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Erika Weiberg, Assistant Professor

Erika Weiberg

Dr. Erika L. Weiberg researches and teaches Greek language and literature, with a focus on Greek poetry, gender and sexuality, and theory and reception. She received her PhD in Classics from the University of North Carolina at Chapel Hill in 2016 and taught at Florida State University from 2016 to 2020, when she joined the faculty at Duke.

Their current book project, titled Demanding Witness: Women and the Trauma of Homecoming in Greek Tragedy, investigates the performance of women's emotional pain as a central feature of plays about homecoming. This book examines what public feelings and counter-narratives about trauma are explored through the prominent female characters of tragic nostos stories, for whom the story of homecoming is not one of salvation and recovery of the self, but rather of revenge, replacement, erasure, and escape.

She is also at work on two additional projects. The first investigates how contemporary writers and performance artists engage with Greek mythology to re-imagine gender and sexuality. The second analyzes how ancient Greeks and Romans constructed a concept of psychological trauma and explores the legacy of that concept today.

Curriculum Vitae

Contact Info:
Office Location:  
Office Phone:  (919) 681-4292
Email Address: send me a message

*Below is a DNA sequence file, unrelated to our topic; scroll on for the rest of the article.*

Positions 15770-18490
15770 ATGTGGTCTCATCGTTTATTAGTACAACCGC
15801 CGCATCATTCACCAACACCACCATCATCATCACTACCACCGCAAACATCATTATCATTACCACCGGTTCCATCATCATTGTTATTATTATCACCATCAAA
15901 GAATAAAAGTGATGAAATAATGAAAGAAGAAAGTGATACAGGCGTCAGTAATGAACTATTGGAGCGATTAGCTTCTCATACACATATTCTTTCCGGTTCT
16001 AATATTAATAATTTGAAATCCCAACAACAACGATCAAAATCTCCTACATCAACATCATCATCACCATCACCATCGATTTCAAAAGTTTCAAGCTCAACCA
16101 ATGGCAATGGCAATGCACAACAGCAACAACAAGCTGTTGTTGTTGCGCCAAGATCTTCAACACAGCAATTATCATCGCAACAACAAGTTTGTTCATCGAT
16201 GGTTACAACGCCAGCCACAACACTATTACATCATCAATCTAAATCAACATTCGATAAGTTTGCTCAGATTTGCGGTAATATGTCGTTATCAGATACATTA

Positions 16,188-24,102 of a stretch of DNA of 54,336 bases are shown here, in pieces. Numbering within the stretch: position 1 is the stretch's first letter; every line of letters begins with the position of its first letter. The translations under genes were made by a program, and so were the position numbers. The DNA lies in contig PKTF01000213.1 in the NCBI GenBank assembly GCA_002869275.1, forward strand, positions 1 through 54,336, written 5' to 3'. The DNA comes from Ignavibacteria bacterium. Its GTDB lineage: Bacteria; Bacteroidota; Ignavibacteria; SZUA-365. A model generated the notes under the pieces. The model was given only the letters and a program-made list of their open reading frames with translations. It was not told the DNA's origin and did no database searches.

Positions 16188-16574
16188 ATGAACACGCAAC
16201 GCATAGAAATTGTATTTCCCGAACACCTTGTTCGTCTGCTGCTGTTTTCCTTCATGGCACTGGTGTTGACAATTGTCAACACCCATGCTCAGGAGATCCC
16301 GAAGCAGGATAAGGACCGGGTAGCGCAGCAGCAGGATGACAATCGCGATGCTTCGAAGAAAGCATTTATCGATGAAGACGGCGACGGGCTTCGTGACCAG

Teaching (Fall 2022):

    West Duke 202, MWF 01:45 PM-02:35 PM
    Old Chem 101, MW 03:30 PM-04:45 PM
    (also cross-listed as THEATRST 230.01, VMS 282.01)
    West Duke 202, MWF 01:45 PM-02:35 PM
Office Hours:

Dr. Weiberg is not on campus this summer. They are happy to meet virtually by appointment. Please request an appointment over email.


D.Phil.University of North Carolina - Chapel Hill2016

Gender History and Theory • History of sexuality • Psychic trauma in the theater • Theater--Greece

Recent Publications   (More Publications)

  1. Weiberg, EL, The Bed and the Tomb, Mnemosyne, vol. 73 no. 5 (January, 2020), pp. 729-749, Brill [doi]  [abs]
  2. Weiberg, E, Learning to Bear Witness: Tragic Bystanders in Sophocles’ Trachiniae, in Emotional Trauma in Greece and Rome, edited by Karanika, A; Panoussi, V (January, 2020), pp. 177-191, Routledge, ISBN 978-0815373476  [abs]
  3. Weiberg, EL, Tectius illa cupit: Female Pleasure in Ovid's Ars amatoria, Helios: a Journal Devoted to Critical and Methodological Studies of Classical Culture, Literature, and Society, vol. 47 no. 2 (2020), pp. 161-189, Project Muse [doi]
  4. Weiberg, E, Weapons as Friends and Foes in Sophocles’ Ajax and Euripides’ Heracles, in The Materialities of Greek Tragedy, edited by Telò, M; Mueller, M (August, 2018), pp. 63-78, Bloomsbury Academic, ISBN 978-1350028791  [abs]
  5. Weiberg,, The Writing on the Mind: Deianeira's Trauma in Sophocles' <em>Trachiniae</em>, Phoenix, vol. 72 no. 1/2 (2018), pp. 19-19, Project Muse [doi]

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